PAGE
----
UN rights chief backs new Kenya law

June 9, 2010 12:00 am

, NAIROBI, Kenya, Jun 9 – The United Nations High Commissioner for Human Rights Navanethem Pillay has supported the proposed Constitution saying it contains a comprehensive Bill of Rights.

Judge Pillay said on Tuesday that the Bill of Rights in the proposed law was clear on fundamental freedoms especially in the area of non-discrimination and included a strong platform to sustain economic, social and cultural rights.

Addressing a press conference, Judge Pillay said the Bill of Rights in the proposed Constitution was designed as one of the clauses that could not be changed unless through another referendum.

“If the people decide to pass the Constitution, the people will own the Bill of Rights. Once the Constitution is adopted, it needs to permeate the entire legal system as well as the institutions that make the legal system work which includes the police, the prosecutors and all levels of the Judiciary,” she said.

She also expressed concern over what she termed as the shortcomings of the Kenya police especially on extrajudicial killings.

“The police of all people cannot be allowed to get away with serious crimes. I have been informed by the government that it intends to bring in a series of reforms aimed at improving the police performance including improved salaries, a revised training curriculum and a proper authority for police oversight,” Judge Pillay said.

She also called on the government to speed up formation of a special tribunal to investigate and prosecute the perpetrators of the post 2007 election violence.

Judge Pillay says Kenya should not entirely depend on the International Criminal Court to deliver justice for all the victims of the violence since it can only handle a few of the suspects.

She said it was the responsibility of the state to investigate crime and ensure the justice system worked efficiently.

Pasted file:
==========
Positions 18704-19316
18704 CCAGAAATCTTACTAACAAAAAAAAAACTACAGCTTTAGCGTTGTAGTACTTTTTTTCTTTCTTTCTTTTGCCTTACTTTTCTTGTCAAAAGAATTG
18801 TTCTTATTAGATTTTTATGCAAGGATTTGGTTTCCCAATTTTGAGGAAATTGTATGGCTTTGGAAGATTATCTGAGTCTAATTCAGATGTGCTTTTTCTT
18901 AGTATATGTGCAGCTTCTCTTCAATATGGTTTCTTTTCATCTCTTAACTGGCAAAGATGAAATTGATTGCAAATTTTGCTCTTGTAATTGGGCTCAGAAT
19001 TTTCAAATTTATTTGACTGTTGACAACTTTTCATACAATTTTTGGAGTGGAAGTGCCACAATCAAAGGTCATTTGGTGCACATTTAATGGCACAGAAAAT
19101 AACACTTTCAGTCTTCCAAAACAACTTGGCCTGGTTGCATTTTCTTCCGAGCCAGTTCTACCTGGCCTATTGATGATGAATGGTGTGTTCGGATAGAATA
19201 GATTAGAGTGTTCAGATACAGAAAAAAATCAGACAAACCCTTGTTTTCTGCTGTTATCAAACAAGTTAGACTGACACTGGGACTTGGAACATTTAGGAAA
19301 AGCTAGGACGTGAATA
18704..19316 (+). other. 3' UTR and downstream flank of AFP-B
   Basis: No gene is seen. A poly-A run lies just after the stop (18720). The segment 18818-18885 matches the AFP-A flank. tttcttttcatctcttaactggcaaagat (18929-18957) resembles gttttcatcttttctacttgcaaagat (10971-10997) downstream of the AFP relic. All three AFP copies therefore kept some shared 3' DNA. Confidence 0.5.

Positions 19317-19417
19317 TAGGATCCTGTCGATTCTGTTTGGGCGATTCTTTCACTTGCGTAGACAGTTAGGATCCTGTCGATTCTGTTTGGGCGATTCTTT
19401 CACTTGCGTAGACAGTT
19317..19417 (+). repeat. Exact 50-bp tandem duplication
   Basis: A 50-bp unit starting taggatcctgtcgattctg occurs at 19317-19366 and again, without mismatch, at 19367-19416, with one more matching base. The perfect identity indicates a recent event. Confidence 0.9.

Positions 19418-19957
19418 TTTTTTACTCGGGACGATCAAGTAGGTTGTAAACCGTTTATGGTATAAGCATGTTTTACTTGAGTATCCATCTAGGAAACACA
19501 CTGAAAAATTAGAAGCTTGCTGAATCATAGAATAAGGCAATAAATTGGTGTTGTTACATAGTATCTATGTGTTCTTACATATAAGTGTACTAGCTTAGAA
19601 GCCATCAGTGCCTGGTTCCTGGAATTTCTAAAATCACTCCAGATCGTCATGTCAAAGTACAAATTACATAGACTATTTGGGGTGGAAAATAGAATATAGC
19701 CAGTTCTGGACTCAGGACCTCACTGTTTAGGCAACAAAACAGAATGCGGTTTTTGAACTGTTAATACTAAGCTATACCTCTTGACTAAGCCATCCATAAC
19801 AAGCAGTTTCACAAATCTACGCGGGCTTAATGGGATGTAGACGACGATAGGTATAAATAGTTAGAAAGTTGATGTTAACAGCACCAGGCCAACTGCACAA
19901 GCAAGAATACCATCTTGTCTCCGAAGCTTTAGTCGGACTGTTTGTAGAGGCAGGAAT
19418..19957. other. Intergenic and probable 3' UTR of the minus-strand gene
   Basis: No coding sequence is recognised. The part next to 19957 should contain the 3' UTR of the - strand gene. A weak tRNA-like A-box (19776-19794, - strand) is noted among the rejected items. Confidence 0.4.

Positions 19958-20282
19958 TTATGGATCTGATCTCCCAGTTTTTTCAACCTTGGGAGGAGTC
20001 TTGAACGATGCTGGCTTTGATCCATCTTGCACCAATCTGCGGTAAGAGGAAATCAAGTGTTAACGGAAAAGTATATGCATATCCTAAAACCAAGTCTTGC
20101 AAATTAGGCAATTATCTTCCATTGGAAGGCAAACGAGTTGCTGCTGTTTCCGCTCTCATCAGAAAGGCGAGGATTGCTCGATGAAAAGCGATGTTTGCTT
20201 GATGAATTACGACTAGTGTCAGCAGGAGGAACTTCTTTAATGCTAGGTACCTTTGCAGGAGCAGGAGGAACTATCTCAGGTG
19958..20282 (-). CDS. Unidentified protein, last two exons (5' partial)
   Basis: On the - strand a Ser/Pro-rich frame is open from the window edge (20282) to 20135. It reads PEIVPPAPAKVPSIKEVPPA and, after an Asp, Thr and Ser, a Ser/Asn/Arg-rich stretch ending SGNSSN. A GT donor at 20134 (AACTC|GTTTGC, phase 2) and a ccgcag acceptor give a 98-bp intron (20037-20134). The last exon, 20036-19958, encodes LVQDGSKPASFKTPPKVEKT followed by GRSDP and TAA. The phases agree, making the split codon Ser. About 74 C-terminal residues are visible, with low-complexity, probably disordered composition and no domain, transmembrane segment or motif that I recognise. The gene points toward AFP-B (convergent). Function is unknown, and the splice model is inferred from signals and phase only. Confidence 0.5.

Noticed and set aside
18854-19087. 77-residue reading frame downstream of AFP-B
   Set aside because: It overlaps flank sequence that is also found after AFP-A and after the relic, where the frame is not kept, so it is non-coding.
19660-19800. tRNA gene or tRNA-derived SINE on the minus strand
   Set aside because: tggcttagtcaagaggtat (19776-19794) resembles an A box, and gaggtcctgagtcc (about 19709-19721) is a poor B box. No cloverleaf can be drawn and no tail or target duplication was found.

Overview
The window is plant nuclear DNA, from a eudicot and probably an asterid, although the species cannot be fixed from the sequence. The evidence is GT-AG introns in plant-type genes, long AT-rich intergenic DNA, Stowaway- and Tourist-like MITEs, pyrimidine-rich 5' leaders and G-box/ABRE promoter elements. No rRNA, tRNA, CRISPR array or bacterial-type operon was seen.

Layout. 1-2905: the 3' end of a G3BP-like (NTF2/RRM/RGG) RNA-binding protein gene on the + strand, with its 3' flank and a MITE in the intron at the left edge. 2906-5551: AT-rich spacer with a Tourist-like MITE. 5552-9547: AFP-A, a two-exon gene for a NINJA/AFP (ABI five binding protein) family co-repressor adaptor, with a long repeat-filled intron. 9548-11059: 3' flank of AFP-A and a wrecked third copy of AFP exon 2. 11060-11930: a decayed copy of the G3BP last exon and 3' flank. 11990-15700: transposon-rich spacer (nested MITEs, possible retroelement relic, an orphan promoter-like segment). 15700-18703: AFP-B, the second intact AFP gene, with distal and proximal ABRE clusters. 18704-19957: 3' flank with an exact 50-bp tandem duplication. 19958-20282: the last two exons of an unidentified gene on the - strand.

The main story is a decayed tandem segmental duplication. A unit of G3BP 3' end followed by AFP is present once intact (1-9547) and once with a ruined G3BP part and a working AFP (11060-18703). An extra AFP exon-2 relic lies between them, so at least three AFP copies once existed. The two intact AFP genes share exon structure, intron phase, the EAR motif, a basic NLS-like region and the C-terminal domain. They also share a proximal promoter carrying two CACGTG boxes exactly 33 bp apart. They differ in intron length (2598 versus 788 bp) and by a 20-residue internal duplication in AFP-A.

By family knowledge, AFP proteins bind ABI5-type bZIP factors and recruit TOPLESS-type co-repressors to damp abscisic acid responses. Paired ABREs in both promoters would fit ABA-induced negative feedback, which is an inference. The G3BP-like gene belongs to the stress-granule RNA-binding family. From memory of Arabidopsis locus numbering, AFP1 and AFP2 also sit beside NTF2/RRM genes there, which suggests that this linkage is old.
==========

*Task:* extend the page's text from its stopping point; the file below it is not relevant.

“The ICC prosecutor has already announced a policy where he will prosecute only those most responsible and these may be very few in number. This is why I pointed out that the almost 1, 300 documented cases of serious crimes that occurred during the 2007 conflict may go unaddressed,” she stated.

A Bill on the formation of the special tribunal was shot down twice in Parliament and is expected back in the House for debate.

Judge Pillay called on the government to restructure the Truth, Justice and Reconciliation Commission so as to make it acceptable to all Kenyans.

“I did raise the matter with the President and Prime Minister and they explained that they had adopted a system where Parliament selected the candidates rather than the Executive. The list did go to the Executive and of course the President selected the first name on that list. I got the impression that they will now review the situation because they realised that there is a need to examine the qualifications of people even though they are shortlisted by Parliament,” she said.

“The public would like individuals upon whom they can place their trust and confidence to have the issues dealt impartially,” she stated.


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